I am not sure I fully follow you. How could Covington boys have communicated succinct, understandable protest messages about an abortion facility since they were in front of the Lincoln Memorial? Furthermore, since none of them were probably saved from an abortionist’s scalpel, how could they effectively express that idea? That sort of message needs to be on video.

              It seems for you, Alex, that everything comes back to the red hats. While wearing the hats may well have alienated you and others, I can perhaps understand the sentiments of the boys. Every day the major media treats us to unrelenting attacks on pro-life Trump and to a lesser extent attacks on traditional values. The wearing of the hats by the boys may well have been their small act of defiance to our secular media masters in NYC and Washington. Was it wise? Maybe not. Was it understandable? To me it was.

              Sometimes people can be pushed into the state of mind so ably portrayed by Peter Finch in the 1976 iconic film, Network. Character Howard Beale (played by Finch) reaches his breaking point about society and general events in the country unleashing an unrehearsed diatribe on television. Howard’s final impassioned plea is that everyone will open his/her window and scream out, “I’m as mad as hell, and I am not going to take it anymore!” Ha ha. Obviously, Alex, I am being hyperbolic here, but I wouldn’t blame the Covington boys for wanting to be slightly defiant to the secular world system. The bad guys shouldn’t always get the attention. 😇.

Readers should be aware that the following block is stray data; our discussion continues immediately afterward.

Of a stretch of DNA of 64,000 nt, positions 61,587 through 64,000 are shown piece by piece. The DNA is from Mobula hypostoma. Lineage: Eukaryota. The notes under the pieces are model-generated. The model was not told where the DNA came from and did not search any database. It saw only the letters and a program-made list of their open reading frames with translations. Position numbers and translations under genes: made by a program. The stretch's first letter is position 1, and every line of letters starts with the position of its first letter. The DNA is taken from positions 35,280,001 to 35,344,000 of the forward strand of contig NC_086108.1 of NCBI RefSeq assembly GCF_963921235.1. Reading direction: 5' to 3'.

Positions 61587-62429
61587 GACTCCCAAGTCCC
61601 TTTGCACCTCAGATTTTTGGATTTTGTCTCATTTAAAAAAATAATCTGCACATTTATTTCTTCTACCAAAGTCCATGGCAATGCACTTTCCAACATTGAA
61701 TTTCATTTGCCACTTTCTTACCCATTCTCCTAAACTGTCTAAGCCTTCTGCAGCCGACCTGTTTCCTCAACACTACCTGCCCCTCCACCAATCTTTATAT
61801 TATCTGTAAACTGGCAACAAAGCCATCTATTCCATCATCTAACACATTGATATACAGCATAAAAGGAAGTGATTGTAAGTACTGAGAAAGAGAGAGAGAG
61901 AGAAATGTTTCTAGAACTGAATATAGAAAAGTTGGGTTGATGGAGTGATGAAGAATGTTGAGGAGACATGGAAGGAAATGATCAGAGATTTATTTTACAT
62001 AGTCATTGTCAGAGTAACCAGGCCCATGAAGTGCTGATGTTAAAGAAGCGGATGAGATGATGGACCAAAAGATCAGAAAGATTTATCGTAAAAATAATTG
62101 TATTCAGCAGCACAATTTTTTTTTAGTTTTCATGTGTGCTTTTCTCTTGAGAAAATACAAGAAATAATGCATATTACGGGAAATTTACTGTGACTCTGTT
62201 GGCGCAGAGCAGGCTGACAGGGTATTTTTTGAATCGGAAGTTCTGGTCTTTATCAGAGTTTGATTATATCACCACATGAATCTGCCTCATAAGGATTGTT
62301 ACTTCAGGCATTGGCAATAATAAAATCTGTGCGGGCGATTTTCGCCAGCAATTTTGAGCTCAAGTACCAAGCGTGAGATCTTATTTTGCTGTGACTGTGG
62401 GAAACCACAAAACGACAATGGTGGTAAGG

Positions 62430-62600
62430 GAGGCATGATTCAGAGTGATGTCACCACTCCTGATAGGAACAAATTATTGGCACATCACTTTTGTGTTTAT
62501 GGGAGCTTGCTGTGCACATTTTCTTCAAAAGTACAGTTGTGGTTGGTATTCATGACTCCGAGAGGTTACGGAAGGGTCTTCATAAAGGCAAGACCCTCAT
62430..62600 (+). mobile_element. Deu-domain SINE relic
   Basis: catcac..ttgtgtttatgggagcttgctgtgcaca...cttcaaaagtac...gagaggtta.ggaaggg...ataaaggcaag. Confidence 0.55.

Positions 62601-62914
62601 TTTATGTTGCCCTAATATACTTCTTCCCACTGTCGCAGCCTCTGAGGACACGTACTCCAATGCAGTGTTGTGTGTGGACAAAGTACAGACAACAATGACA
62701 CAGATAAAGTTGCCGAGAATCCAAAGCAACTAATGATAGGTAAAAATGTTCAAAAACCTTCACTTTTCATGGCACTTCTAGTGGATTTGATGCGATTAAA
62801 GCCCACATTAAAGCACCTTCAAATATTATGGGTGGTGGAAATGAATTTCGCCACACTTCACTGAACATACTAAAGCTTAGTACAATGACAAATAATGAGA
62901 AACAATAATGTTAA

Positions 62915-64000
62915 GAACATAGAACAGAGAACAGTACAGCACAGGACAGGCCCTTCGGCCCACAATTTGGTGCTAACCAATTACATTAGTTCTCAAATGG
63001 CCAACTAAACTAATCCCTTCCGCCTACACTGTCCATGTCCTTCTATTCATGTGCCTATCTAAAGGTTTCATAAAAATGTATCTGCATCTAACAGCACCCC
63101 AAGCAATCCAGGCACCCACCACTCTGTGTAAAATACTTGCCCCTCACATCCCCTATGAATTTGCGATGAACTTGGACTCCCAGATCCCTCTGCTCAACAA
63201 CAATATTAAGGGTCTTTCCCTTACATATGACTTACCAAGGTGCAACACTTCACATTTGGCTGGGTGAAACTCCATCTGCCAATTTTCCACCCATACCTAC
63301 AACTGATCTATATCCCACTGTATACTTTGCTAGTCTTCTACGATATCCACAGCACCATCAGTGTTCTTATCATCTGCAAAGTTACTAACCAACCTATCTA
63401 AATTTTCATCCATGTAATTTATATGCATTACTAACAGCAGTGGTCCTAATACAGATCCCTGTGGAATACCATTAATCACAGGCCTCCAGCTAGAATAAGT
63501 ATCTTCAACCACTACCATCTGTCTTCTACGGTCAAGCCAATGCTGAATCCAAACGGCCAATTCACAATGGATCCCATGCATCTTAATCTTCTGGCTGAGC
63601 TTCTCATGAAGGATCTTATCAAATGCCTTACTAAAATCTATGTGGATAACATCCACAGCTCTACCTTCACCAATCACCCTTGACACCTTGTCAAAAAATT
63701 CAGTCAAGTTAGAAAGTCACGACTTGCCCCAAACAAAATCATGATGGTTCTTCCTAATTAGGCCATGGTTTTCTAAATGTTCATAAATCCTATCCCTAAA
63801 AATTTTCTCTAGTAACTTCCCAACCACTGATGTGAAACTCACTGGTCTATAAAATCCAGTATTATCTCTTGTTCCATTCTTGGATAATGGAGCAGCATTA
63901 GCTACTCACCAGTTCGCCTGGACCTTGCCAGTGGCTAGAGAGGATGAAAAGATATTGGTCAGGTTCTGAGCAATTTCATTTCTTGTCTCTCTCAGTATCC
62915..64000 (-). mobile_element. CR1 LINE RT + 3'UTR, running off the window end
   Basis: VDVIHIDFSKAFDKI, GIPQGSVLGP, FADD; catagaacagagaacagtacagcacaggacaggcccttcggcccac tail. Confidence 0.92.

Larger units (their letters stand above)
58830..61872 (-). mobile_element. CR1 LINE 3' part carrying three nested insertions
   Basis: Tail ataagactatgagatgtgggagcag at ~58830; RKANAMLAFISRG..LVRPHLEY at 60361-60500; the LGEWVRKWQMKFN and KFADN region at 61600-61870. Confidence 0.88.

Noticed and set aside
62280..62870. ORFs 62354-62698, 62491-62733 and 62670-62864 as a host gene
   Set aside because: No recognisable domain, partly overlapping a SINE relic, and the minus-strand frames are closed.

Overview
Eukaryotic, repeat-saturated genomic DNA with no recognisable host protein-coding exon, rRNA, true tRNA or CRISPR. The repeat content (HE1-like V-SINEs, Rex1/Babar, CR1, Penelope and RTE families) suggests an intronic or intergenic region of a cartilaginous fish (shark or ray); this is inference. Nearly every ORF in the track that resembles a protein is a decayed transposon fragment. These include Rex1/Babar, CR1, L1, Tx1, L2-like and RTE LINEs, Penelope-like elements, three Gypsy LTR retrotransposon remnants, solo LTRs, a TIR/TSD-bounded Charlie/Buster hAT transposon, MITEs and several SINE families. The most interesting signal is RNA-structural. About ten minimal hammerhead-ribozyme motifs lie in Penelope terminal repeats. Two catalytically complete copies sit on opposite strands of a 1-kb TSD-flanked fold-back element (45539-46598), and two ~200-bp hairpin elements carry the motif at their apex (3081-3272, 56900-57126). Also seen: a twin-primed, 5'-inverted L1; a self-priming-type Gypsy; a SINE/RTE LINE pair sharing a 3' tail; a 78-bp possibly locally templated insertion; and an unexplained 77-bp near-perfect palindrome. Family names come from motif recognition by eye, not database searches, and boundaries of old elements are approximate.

By the way, please don’t misunderstand me here. We need a bit of levity.
              James

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  3. John,
    I am surprised to see you use the term woodshed. Although I am sure you would not actually beat your child, you should be aware that this term triggers horrible images to those who have suffered parental and spousal abuse. It is also commonly used in master-slave punishment scenarios. For your sake, I hope the broader media does not see this. You might be negatively labeled for life.

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      • Correction. I was thinking of another term on the Master/Slave side. Even still, I am not sure linking to a definition does the trick. That is akin to saying a MAGA hat is ok as long as it is identified as nothing more than a hat with a patriotic clause on it.

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  4. I would ask the smiling student why he didn’t just take a step back, turn, and walk away. He wasn’t pinned up against a physical wall or a wall of students.
    There was space behind him.

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    • Jeff,
      I heard an interview with the young man yesterday. He allowed that stepping back would have been an acceptable and reasonable option. He stated that maybe he should have done that. Yet it is easy to be a Monday morning quarterback. We all have made debatable decisions in life in the heat of a given moment.

      With all of that being said, the kid thought he was diffusing the situation, As I have stated earlier, Mr. Phillips advanced to the kid’s position making him the aggressor if I might use that word loosely.
      James

      By the way, the kid comes across very well in an interview. He is a nice kid.